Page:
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Tokyo 2020 consulting firm paid around US$370,000 to Diack's son: report

[TOKYO] A consulting firm for Tokyo's Olympic bid committee paid around US$370,000 to the son of Lamine Diack, once one of the world's most powerful sports officials, around the time Japan was picked to host the 2020 Games, Kyodo News reported on Monday.

The report comes amid French investigations into the former head of Tokyo's bid committee, Tsunekazu Takeda, for approving around US$2 million in payments to Black Tidings, a now-defunct consulting firm in Singapore.

The report said the findings, based on a review of financial documents as well as reporting by the International Consortium of Investigative Journalists and several media organisations including Kyodo, may shed light on what happened to the US$2 million.

Black Tidings made multiple transfers to Mr Diack's son, Papa Massata Diack, including some paid into a personal account and others transferred to his company, the report said. The combined total was around US$370,000, it said.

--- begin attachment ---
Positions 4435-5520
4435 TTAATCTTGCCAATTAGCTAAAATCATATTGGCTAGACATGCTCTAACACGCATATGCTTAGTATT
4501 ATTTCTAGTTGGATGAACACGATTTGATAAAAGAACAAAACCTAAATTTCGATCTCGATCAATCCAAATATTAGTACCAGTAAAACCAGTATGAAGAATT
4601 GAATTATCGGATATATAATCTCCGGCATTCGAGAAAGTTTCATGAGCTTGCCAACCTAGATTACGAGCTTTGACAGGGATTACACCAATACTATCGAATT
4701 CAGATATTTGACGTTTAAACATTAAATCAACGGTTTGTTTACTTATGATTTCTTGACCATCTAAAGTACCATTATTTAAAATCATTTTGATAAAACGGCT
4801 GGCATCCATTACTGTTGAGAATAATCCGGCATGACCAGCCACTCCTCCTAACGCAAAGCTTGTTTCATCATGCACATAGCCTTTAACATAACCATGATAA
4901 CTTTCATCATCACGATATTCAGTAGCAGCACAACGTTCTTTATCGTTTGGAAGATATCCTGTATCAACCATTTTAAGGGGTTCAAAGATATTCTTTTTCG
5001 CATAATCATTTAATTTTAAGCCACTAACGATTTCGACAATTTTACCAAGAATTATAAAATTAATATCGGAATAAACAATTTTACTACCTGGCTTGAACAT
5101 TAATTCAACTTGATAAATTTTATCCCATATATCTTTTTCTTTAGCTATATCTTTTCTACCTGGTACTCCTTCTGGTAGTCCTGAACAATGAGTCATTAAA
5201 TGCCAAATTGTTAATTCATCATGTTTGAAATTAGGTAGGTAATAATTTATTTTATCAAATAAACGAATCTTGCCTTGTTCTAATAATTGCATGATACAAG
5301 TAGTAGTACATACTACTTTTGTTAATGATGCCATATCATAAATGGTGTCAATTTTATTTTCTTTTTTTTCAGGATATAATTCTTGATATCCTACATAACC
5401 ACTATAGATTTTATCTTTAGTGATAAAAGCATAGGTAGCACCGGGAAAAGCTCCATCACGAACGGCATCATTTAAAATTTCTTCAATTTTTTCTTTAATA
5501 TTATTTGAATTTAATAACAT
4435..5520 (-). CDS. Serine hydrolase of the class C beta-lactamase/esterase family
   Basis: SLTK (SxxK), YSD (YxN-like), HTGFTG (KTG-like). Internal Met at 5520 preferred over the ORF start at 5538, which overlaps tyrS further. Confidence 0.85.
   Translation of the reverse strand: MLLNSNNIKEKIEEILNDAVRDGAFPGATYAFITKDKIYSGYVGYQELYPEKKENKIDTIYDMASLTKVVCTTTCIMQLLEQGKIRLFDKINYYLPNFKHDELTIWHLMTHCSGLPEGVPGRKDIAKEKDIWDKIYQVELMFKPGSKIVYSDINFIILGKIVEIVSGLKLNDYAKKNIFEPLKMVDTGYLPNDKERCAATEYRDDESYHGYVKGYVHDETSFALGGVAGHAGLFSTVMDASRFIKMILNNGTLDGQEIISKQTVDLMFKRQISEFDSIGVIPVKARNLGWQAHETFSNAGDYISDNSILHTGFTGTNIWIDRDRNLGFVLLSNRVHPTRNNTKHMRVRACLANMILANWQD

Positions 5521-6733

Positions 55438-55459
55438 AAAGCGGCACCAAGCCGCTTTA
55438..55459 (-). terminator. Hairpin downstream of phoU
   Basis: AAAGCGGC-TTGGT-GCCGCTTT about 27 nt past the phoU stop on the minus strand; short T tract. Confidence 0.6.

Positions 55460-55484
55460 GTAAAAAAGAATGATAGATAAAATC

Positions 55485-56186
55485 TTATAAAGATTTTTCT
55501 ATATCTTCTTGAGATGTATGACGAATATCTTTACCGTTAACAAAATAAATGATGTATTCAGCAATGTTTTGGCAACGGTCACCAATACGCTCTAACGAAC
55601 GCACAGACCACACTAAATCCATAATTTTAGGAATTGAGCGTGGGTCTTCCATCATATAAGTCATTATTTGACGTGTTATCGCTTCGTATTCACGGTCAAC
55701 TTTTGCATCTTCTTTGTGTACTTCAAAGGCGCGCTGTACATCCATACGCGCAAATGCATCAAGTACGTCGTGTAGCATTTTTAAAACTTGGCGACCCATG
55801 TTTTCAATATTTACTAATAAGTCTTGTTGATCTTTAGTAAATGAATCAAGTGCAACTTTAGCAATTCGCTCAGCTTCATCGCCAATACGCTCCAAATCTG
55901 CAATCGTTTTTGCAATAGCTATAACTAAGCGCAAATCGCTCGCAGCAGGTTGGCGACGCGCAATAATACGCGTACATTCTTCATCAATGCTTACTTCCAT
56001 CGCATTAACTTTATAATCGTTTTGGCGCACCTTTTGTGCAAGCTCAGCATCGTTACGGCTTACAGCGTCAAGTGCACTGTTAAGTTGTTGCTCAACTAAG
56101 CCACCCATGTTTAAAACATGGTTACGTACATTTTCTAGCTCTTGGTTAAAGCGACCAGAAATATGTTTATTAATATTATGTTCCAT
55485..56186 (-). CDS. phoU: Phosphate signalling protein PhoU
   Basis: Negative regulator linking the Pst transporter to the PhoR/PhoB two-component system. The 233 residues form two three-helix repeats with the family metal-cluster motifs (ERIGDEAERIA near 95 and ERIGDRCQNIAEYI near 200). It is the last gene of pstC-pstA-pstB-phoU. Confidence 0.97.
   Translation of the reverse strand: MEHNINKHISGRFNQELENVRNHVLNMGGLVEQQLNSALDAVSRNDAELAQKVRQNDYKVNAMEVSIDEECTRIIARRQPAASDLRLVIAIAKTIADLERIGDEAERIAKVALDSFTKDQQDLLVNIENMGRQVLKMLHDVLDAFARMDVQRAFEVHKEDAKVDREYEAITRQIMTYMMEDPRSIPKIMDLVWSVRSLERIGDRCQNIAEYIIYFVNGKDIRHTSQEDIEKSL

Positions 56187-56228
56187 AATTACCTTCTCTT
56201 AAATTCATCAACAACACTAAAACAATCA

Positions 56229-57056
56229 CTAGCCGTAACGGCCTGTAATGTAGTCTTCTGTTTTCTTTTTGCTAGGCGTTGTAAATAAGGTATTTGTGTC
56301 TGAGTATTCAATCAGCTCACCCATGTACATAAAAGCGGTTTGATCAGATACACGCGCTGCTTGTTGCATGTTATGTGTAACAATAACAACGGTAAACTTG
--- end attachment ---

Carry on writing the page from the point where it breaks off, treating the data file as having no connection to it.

Mr Papa Massata Diack told Kyodo that the payments were not related to the Tokyo Olympics. He declined further comment in an e-mail to Reuters.

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French prosecutors had been looking into whether Black Tidings paid the younger Mr Diack to influence the father, who was a member of the International Olympic Committee and believed to control votes among African members.

Mr Takeda resigned last year due to the scandal, admitting to the payments while denying wrongdoing.

The Kyodo report said he denied any knowledge of money transfers from Black Tidings.

"At the time, I did not know anything that happened after (making the payment to the consulting firm)," he said.

Reuters could not immediately contact Mr Takeda for comment.

The older Mr Diack, former head of world athletics' governing body, was convicted in France on Wednesday for corruption in relation to a Russian doping scandal.

The Tokyo Olympics and Paralympics have been postponed due to the coronavirus pandemic, with the government planning to host the games next year instead.

REUTERS

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